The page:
Your child will be persistently thirsty, to the point that it almost becomes irritating when you don't realise what is really happening, your child will lose weight and appear fatigued, sometimes just curling up and going to sleep, young children have been known to drink out of toilets if they don't get a drink quick enough, not because of any parenting issue, simply because they are so unbelievably thirsty they will find anything to drink, and it is very simple to detect high frequency urination in a toddler/ baby, their nappies will suddenly become extremely wet and heavy and leak after a relatively short time. I am not preaching from a text or google I am describing my own personal experiences, remember the four "T"s:- toilet, tired, thirsty, thin, the symptoms need to be as well published as meningitis symptoms with more access to leaflets for parents and even television campaigns, if undetected this disease can be fatal and even once your children are diagnosed you feel as if you are constantly living with a ticking time bomb, mild illnesses become serious illnesses, any kind of wound on your hands or feet is risky, simple tummy bugs suffered regularly by children have landed my child in HDU on several occasions, PLEASE DONT UNDERESTIMATE TYPE 1 DIABETES, 6 years down the line I am still trying to come to terms with the obstacles my child will face throughout her life, BUT if they are managed well and take good care of themselves they can lead a relatively normal life. The paediatric diabetes team at the southampton general are fantastic and always just a phonecall away, they have been there for my child every step of the way and for that we will always be thankful to them all! Xxx Millie0505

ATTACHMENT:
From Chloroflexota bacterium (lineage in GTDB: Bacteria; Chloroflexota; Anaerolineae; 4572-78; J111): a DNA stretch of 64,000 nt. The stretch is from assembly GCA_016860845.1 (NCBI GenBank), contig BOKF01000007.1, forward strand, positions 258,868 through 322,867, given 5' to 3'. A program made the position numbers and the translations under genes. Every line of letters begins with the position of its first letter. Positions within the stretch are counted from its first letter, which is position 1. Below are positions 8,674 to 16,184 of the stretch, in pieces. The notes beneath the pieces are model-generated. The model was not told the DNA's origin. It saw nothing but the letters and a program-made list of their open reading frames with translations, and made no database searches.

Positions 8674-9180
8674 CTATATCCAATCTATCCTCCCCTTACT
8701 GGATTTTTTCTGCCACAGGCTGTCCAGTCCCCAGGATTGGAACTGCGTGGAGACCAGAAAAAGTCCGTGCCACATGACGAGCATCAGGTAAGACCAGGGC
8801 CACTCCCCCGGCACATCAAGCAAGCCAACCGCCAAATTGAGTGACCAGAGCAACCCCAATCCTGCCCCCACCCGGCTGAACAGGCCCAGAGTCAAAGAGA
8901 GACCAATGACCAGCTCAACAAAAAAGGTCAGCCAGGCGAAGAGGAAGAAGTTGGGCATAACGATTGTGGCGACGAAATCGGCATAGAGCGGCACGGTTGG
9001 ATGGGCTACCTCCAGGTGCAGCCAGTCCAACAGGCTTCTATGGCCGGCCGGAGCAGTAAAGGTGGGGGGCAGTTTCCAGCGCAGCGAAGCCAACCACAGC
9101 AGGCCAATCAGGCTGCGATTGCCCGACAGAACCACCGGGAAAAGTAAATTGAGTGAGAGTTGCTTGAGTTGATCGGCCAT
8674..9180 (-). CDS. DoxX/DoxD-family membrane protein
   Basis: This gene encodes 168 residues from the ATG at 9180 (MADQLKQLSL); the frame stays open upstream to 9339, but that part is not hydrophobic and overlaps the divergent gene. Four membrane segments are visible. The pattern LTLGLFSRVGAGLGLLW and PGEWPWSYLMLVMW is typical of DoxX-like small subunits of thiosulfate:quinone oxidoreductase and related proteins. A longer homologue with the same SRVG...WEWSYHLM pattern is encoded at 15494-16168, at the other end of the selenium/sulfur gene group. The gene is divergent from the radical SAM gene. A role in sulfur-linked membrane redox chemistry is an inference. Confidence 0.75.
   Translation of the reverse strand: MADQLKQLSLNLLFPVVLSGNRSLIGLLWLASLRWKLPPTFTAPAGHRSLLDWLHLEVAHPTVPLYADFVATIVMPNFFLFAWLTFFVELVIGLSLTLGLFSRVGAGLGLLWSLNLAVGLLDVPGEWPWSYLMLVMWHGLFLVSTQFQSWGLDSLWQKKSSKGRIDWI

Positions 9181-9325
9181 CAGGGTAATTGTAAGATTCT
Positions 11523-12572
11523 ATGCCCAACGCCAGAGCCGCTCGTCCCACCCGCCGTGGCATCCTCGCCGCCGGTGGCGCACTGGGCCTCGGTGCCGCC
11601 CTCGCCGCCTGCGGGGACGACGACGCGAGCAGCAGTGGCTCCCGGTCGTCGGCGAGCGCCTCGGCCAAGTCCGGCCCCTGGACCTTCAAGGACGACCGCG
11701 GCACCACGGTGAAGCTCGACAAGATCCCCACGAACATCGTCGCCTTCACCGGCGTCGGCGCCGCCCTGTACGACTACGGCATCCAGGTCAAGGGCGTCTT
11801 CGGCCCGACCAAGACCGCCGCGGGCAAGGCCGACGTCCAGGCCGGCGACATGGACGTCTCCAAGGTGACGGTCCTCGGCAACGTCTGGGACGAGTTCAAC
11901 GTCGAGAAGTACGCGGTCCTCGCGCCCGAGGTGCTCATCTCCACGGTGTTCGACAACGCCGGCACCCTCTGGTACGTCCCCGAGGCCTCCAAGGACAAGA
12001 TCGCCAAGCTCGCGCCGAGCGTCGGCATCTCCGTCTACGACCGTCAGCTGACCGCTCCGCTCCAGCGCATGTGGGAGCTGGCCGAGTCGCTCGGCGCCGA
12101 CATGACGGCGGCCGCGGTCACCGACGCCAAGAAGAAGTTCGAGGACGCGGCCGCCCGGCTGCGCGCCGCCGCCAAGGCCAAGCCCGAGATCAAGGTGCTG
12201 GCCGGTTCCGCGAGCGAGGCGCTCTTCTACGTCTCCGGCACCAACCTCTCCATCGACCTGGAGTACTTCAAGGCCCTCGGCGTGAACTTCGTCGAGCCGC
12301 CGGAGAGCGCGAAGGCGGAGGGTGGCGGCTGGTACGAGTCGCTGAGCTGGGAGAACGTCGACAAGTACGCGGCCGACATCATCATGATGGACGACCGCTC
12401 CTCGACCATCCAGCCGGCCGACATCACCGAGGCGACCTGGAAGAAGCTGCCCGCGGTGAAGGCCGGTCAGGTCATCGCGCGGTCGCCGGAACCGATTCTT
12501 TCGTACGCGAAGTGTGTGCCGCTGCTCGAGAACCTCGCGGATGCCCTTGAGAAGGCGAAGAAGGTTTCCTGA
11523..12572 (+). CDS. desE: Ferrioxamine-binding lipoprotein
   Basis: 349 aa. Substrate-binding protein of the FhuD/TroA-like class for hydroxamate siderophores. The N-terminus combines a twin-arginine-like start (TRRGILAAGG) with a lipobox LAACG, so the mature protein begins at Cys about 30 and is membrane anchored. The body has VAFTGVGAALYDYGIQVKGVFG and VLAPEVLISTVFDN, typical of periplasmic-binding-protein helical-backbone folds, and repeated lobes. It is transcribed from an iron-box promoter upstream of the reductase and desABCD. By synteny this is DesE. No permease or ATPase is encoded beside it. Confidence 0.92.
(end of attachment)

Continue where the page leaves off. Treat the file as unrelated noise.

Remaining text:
• Score: 3